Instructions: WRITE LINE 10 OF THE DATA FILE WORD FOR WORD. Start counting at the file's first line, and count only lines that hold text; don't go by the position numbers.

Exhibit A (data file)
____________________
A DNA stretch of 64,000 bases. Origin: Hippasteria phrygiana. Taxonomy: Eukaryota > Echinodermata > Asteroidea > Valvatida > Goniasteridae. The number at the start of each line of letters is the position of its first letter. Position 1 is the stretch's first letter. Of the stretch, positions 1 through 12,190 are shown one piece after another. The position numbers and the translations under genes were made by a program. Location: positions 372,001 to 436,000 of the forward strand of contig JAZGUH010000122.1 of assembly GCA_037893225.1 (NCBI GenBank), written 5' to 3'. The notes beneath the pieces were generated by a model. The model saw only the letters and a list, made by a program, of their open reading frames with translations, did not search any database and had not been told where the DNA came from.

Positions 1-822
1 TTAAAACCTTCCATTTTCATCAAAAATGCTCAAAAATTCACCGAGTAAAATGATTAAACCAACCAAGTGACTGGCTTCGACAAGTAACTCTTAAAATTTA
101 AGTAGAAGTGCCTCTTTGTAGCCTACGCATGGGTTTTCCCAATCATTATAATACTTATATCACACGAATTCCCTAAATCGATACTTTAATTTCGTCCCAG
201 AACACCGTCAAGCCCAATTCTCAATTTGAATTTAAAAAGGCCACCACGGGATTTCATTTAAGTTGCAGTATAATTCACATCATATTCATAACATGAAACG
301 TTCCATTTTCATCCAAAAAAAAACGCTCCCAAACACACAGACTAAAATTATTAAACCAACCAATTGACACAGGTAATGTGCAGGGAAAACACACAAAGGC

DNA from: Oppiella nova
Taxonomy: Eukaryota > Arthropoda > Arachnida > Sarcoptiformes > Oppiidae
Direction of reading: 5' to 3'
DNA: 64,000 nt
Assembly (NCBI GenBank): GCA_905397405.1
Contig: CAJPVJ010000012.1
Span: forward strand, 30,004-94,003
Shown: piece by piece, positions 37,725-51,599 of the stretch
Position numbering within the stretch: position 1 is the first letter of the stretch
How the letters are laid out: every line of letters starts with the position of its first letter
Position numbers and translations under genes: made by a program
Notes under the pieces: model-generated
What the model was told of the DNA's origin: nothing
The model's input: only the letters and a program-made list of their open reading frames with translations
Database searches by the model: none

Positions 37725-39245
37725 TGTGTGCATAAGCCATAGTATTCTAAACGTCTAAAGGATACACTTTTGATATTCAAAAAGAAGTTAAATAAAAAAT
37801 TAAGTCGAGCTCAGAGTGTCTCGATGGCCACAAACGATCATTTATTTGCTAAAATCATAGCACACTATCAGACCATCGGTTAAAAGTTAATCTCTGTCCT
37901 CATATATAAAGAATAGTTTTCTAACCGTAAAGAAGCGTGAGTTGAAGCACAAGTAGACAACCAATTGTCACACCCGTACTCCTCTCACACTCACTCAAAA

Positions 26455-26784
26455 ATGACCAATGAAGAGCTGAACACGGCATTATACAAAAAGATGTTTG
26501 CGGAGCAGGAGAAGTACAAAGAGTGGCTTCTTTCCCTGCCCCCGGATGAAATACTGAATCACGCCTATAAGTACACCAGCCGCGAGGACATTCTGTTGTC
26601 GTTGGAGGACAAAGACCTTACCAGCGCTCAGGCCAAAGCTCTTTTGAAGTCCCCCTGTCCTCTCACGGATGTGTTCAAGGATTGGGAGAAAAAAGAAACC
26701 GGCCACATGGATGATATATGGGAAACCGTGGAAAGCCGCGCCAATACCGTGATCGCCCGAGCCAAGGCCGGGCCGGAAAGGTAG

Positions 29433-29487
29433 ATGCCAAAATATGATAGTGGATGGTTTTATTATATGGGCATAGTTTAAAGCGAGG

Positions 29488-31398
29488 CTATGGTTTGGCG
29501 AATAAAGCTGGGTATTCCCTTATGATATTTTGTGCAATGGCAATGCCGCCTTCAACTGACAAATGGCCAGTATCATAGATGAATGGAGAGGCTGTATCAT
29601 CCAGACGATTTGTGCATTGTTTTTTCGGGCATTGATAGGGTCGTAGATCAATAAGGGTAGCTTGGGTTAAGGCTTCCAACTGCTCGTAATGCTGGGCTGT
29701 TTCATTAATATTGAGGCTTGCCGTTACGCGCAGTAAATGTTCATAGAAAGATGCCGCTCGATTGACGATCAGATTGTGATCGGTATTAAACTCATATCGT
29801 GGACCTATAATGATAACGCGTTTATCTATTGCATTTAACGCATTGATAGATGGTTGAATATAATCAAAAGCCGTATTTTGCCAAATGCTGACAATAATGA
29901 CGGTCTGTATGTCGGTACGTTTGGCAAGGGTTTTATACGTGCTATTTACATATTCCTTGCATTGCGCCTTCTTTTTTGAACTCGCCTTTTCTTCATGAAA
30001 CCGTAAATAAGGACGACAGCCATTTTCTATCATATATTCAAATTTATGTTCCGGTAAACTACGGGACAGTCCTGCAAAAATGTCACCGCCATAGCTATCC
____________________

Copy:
DNA: 64,000 nt